The College of the Canyons theatre department started its 5-day run of The Heidi Chronicles Wednesday in the Santa Clarita’s Performing Arts Black Box Theatre. This Pulitzer prize and Tony Award winning play, written by Wendy Wasserstein, follows the influential steps of Heidi Holland (played by Breanna Hall) as she finds her way into becoming a successful art historian during a time of social change for women during post-war America. The play starts with a young Heidi in 1965 and ranges over a 25-year period ending in 1989. Audience members get an interesting insight on the feminist movement during the seventies and the significant progression women made in society during that time range.
Alongside Heidi, the other characters in the play feature headstrong and independent women that take on the struggles and stereotypes against women, proving that women can “have it all” and not be tied down to the standard gender roles labeled by society. Despite the female-based cast, the play also features men that play an important role in Heidi’s life and the play’s overall theme. Peter Patrone (played by Devin Heath) plays the role of Heidi’s best friend that she meets in high school. Scoop Rosenbaum (played by Daniel Tominaga) is Heidi’s womanizing off and on and off again lover. The entire cast ties the show together creating an interesting mix of highly contrasting characters that all complement each other wonderfully.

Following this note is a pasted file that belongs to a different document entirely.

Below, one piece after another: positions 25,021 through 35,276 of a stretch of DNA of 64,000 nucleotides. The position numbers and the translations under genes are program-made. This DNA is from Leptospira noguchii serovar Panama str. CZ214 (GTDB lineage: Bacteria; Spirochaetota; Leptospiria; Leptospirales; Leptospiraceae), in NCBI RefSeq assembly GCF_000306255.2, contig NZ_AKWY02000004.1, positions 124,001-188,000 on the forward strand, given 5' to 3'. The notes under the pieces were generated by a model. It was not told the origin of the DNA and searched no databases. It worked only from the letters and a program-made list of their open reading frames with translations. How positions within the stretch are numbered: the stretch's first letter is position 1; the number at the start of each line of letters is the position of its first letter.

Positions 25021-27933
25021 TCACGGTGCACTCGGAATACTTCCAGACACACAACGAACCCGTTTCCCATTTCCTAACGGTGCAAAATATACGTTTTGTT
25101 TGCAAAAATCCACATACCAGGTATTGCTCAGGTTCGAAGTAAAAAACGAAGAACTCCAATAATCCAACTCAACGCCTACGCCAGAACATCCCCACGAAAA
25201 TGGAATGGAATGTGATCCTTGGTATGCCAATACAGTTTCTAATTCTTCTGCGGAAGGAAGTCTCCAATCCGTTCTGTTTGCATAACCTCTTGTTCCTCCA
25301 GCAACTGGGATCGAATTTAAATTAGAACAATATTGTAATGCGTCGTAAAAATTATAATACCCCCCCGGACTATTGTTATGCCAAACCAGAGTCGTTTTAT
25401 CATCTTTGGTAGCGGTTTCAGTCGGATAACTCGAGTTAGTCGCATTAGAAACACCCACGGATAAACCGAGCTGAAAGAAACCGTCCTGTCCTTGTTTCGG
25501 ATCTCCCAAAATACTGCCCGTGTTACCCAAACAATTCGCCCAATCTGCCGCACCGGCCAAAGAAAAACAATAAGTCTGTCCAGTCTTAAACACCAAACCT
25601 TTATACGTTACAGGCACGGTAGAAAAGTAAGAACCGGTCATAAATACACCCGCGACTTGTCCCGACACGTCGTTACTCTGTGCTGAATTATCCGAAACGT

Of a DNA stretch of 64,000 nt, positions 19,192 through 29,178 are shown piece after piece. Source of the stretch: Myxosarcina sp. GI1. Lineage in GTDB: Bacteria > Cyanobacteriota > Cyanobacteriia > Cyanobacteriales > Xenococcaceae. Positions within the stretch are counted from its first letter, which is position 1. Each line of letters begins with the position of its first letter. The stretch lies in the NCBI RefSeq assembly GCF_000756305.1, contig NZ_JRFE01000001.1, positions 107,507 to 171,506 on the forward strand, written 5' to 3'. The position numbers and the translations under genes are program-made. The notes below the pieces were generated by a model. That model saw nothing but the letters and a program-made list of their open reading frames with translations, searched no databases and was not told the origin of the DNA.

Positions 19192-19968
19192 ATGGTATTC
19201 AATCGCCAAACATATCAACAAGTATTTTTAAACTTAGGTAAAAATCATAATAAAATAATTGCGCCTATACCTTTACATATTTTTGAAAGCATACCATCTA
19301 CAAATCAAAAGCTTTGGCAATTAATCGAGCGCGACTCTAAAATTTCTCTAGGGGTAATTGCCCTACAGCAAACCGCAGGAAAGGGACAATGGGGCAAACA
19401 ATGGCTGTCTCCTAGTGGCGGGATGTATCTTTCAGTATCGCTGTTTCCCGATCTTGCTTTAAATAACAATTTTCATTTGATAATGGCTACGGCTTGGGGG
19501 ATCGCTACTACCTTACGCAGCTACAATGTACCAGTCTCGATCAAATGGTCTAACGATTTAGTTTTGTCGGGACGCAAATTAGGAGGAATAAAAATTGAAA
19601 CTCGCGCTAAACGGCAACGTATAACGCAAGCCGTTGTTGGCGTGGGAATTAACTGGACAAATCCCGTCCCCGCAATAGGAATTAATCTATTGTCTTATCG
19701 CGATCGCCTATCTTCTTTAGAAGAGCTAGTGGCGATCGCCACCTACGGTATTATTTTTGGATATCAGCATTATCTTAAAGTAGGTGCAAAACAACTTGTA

Students rehearsed for 6 weeks, five or six days a week and 3 hours a night. The director, Randee Trabitz, said her actors were “prompt, prepared and very self-motivated. They learned the massive amount of words early so that there was plenty of time to fine-tune and play with the scenes.”
The play starts off in 1989 with Heidi giving a lecture to her art history students about the work of great female artists in the last three centuries. She praises the work of the artists but points out that as talented and influential as they were during their time, their art remains unknown and nonexistent in art history textbooks. The play then flashes back to her high school dance in 1965 with her best friend Susan (played by Caitlin Looney). The play then goes in chronological order showing the major turning points of her life and comes full circle to 1989 again.
The Black Box is the perfect venue for a play like The Heidi Chronicles, due to its small cast and understated tones. The closeness and intimacy of the Black Box Theatre allows audience members to see the subtleties of each performance as well as the magnitude of the big picture and theme. Producer and department chair, Paul Wickline, says the Black Box enables everything to be “immediate, personal and authentic in this space. The black box works very well for a script like Heidi Chronicles, which is episodic but doesn’t require fully realized sets.” The set includes a screen that stands center stage projecting images related to the scene and acts as the show’s backdrop. The disco ball above the stage set the tone for numerous scenes like dances and starry nights. Also, Rock N’ Roll music from the era played throughout the performance transporting the audience into the atmosphere of the play.
Overall, The Heidi Chronicles is a witty and comical play with serious undertones that express the endeavor for gender equality and equal rights. There were strong and fully developed performances from the major characters as well as the actors who played multiple roles, adding to the entirety of the play. “I am pleased with the quality of the performances. We have a group of very talented and dedicated actors involved in this project,” says Wickline. Trabitz added, “Judging by our first audience, people are truly entertained and I think reminded by this important bit of recent history. The play demonstrates very beautifully that we are all products of our time.” The play will continue its run from Thursday, March 29 to Saturday, March 31 at 8 p.m. and Sunday, April 1 at 2 p.m.